Gunslinger (1956)

Gunslinger (1956)

“There’s one thing I mustn’t forget, and that’s that we’re sworn enemies, you and I — all the moonlight in heaven can’t change that.”

After her husband is murdered, a woman (Beverly Garland) takes his place as sheriff of Greasewood City. Soon she’s caught up in a nefarious plot involving a greedy dancehall owner (Allison Hayes) and a hitman (John Ireland).

Genres, Themes, Actors, and Directors:

  • Dick Miller Films
  • Hitmen
  • John Ireland Films
  • Roger Corman Films
  • Sheriffs
  • Star-Crossed Lovers
  • Strong Females
  • Westerns

Roger Corman’s penchant for spending as little time and money as possible while churning out passable entertainment occasionally yielded unexpected cult hits, such as The Little Shop of Horrors (1960) (made in just two days) or A Bucket of Blood (1959). Just as often, however, his films show ample, unfortunate evidence of his slapdash approach — and Gunslinger is one of these instances. Despite a relatively intriguing premise (the idea of a female sheriff in the Old West has promise):

this movie is simply a mish-mash of poor acting, sloppy continuity and editing, and a convoluted storyline. Whatever pathos could have been generated between Garland’s character and the hitman she falls in love with (Ireland) is sublimated into silliness.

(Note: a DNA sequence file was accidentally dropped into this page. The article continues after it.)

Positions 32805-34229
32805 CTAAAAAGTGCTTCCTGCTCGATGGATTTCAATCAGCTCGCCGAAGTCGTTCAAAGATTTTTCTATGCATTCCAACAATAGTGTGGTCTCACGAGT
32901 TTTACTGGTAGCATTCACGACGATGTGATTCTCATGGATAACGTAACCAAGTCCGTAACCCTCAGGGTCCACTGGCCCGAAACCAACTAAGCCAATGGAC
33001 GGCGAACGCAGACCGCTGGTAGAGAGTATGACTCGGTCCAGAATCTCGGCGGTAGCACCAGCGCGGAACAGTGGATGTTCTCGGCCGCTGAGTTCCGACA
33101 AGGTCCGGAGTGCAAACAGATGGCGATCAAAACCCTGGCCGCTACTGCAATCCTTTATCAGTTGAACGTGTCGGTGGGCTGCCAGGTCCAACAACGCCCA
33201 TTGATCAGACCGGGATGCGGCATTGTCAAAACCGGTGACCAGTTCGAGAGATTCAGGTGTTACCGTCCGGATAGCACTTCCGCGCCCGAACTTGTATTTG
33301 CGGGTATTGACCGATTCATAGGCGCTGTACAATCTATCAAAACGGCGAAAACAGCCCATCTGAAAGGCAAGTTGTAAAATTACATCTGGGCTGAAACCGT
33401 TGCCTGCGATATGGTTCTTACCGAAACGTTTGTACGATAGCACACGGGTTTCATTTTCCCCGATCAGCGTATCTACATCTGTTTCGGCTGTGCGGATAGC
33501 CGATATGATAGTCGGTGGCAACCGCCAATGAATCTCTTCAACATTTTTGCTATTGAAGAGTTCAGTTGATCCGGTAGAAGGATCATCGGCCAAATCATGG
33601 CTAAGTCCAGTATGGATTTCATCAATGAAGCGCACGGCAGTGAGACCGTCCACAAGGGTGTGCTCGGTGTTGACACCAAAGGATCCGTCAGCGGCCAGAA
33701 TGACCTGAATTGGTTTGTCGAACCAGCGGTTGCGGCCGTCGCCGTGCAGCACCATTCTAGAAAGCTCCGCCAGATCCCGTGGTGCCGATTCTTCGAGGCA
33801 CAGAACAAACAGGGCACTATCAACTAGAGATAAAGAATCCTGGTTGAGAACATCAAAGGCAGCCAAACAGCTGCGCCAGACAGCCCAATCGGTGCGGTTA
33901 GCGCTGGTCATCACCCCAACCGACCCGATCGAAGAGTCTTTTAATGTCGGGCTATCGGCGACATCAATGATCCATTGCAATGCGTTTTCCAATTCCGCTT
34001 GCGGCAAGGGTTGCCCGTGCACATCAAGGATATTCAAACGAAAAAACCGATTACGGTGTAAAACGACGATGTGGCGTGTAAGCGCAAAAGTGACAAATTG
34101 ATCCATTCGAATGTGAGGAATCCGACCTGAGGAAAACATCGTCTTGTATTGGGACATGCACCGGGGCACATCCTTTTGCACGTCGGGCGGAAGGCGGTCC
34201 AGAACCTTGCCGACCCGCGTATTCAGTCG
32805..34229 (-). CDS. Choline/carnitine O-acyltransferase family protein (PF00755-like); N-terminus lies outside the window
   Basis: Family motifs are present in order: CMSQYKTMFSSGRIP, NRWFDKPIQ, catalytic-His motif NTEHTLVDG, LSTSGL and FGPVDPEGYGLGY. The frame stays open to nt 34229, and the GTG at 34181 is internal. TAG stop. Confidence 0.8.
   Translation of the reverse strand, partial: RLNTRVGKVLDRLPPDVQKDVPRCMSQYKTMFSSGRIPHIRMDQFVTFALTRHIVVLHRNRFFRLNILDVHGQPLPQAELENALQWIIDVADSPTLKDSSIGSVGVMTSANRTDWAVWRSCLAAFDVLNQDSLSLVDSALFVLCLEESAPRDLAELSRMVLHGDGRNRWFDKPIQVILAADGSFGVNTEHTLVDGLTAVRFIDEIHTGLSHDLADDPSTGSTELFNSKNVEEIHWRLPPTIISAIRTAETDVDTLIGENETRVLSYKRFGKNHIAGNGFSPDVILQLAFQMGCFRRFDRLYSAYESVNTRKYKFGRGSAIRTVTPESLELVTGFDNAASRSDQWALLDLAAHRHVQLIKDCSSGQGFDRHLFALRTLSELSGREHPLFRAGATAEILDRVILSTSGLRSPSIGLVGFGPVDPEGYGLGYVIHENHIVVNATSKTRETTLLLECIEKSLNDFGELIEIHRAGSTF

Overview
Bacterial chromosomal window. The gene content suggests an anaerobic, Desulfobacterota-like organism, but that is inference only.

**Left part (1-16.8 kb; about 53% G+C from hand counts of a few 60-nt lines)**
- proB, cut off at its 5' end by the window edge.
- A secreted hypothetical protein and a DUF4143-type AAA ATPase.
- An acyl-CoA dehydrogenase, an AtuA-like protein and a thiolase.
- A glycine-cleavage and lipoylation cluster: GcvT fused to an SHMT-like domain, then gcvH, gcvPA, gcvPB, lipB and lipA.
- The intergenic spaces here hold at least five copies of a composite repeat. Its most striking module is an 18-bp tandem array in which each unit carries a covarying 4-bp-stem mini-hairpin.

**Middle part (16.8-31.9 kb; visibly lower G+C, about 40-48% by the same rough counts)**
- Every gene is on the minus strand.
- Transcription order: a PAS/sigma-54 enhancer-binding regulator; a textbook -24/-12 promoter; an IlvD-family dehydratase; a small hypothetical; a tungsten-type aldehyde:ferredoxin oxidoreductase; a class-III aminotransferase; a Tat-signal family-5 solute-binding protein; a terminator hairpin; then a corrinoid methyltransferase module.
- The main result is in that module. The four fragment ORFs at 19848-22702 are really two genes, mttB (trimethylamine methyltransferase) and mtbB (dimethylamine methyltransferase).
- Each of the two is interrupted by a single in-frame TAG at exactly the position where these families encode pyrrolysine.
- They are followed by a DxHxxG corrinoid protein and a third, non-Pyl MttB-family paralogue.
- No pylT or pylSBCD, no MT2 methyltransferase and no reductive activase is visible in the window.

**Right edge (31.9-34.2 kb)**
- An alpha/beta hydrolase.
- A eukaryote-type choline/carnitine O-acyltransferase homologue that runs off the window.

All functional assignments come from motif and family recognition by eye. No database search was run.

Even MST3K’s spoofing can’t (doesn’t) turn this clunker into enjoyable viewing.

Redeeming Qualities and Moments:

  • The (unintentionally) humorous final shoot-out

Must See?
No. This is definitely one of Corman’s less successful low-budget outings, and isn’t worth spending time on.


One thought on “Gunslinger (1956)

  1. First viewing. Not must-see. I didn’t watch the MST3K version; I took it straight (as it were).

    Though there’s no argument that this is a sub-par movie, I wouldn’t say it’s as bad as the assessment here implies (i.e., re: the acting, etc.). In the first 30 minutes or so, you can get the feeling it was made by a group of people who saw one western – once – and thought to themselves, ‘ We can do this, how hard can it be?’

    And then, strangely, it does start getting a little better. Even though it’s still very ordinary (in a tv sort of way), it becomes somewhat engaging. (Garland, in particular, helps…a little…due to her sense of conviction.)

    But things do, indeed, turn silly as this thing wraps up. Some unintentionally funny moments rise up…and the final shootout is indeed “humorous”. It’s almost like a parody of the finale of the also-unintentionally-funny ‘Duel in the Sun’.

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